Accepted Paper:

Promoting Local Government within the Framework of Democracy Promotion Policy  

Author:

Zulfiyya Abdurahimova-Carberry (Harvard University)

Paper long abstract:

This project focuses on decentralization programs in Azerbaijan within the framework of democracy promotion policy (DPP) by Western donors. Starting 1960s Western donors have funded hundreds of decentralization programs in almost every corner of the world within the framework of development aid (which was called democracy assistance programs starting 1980s). The US democracy promoters have implemented dozens of local government assistance programs in Latin America in the 1980s and 1990s and in Eastern Europe and the former Soviet Union in 1990s. The rationale behind these programs was to counterbalance the power of the dominant executive in the recipient country. In the early 1960s, the focus of the decentralization efforts was administrative, the transfer of functional responsibilities, and financial, the transfer of responsibility for government spending. In the 1980s decentralization programs promoted political decentralization, meaning transferring accountability and representation to the local level, through local elections. In this project, I examine all three types of decentralization projects—administrative, financial, and political.

Findings of works on decentralization in the academic and policy community are mixed although the majority of studies show that the impact of the decentralization programs is weak and did not achieve the desired result, which was reducing the power accumulation in the central executive's hand. The up to date literature review indicates an unintended outcome across cases: locally powerful becomes beneficiary of decentralization. Examining the challenges to and the reasons of the unintended outcome of decentralization in Azerbaijan, I argue that such programs are designed and implemented without considering the local context and left without monitoring and help for the consolidation in the hands of the old elite.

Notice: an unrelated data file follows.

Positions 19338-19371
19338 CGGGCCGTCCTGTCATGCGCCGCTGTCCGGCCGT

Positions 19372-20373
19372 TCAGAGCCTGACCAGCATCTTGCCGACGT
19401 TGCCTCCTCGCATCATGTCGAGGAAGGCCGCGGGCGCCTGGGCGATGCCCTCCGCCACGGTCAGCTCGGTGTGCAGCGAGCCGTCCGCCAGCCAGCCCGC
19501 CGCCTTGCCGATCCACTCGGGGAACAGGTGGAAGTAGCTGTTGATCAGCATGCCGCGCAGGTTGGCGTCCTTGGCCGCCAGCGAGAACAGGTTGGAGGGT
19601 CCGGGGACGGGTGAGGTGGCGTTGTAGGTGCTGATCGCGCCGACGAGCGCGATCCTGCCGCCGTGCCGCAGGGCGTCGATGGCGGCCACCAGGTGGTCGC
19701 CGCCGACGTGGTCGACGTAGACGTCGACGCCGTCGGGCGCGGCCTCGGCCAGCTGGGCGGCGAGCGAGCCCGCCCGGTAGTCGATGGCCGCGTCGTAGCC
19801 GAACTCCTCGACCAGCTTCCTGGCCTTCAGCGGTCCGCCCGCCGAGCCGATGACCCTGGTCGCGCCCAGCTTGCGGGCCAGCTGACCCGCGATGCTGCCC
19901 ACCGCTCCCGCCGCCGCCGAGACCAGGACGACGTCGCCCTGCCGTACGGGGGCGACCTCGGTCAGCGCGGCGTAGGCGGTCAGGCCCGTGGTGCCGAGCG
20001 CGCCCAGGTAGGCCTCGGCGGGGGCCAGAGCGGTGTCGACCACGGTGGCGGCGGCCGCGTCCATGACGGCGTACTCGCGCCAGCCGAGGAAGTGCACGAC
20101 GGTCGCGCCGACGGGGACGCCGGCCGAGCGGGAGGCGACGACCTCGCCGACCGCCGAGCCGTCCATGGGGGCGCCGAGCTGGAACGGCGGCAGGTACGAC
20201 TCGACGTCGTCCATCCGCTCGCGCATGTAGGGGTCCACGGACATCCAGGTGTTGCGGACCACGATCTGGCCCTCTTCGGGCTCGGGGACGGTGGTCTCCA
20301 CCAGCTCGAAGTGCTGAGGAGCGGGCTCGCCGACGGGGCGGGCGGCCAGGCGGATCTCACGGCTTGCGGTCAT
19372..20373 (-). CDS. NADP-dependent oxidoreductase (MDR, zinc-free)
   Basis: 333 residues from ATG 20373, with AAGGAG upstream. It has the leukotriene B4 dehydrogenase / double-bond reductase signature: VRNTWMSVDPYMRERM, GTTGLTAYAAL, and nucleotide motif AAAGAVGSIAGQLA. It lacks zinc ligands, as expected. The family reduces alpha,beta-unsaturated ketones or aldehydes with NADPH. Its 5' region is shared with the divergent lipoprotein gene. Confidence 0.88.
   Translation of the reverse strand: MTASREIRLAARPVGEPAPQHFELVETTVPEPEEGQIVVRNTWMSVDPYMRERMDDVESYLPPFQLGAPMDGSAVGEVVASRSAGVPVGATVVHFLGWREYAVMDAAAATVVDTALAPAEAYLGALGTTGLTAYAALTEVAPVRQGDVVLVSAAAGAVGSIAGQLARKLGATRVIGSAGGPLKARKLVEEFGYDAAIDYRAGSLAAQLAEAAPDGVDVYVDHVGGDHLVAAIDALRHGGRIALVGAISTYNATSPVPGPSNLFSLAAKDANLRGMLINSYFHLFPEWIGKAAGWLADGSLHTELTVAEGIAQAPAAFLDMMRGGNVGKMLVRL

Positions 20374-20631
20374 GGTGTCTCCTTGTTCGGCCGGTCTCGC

This is a qualitative research and the primary sources will be the official documents of DPP by the Western donors; results as well as variations of the results in the local elections; interviews with locals who have experienced land purchase during the Soviet Union and after introducing the local governments (main source of corruption in the regions), with local government officials, people who have been in the election observation mission and/or election committee in the local elections. A review of a published bibliography of more than 500 studies written until 1983 and dozens of additional studies on decentralization from the 1990s onward show that there is no comprehensive study on decentralization in Azerbaijan. My research project aims to fill this gap.

Panel POL-13
Regional Context and Local Transformations in the Caucasus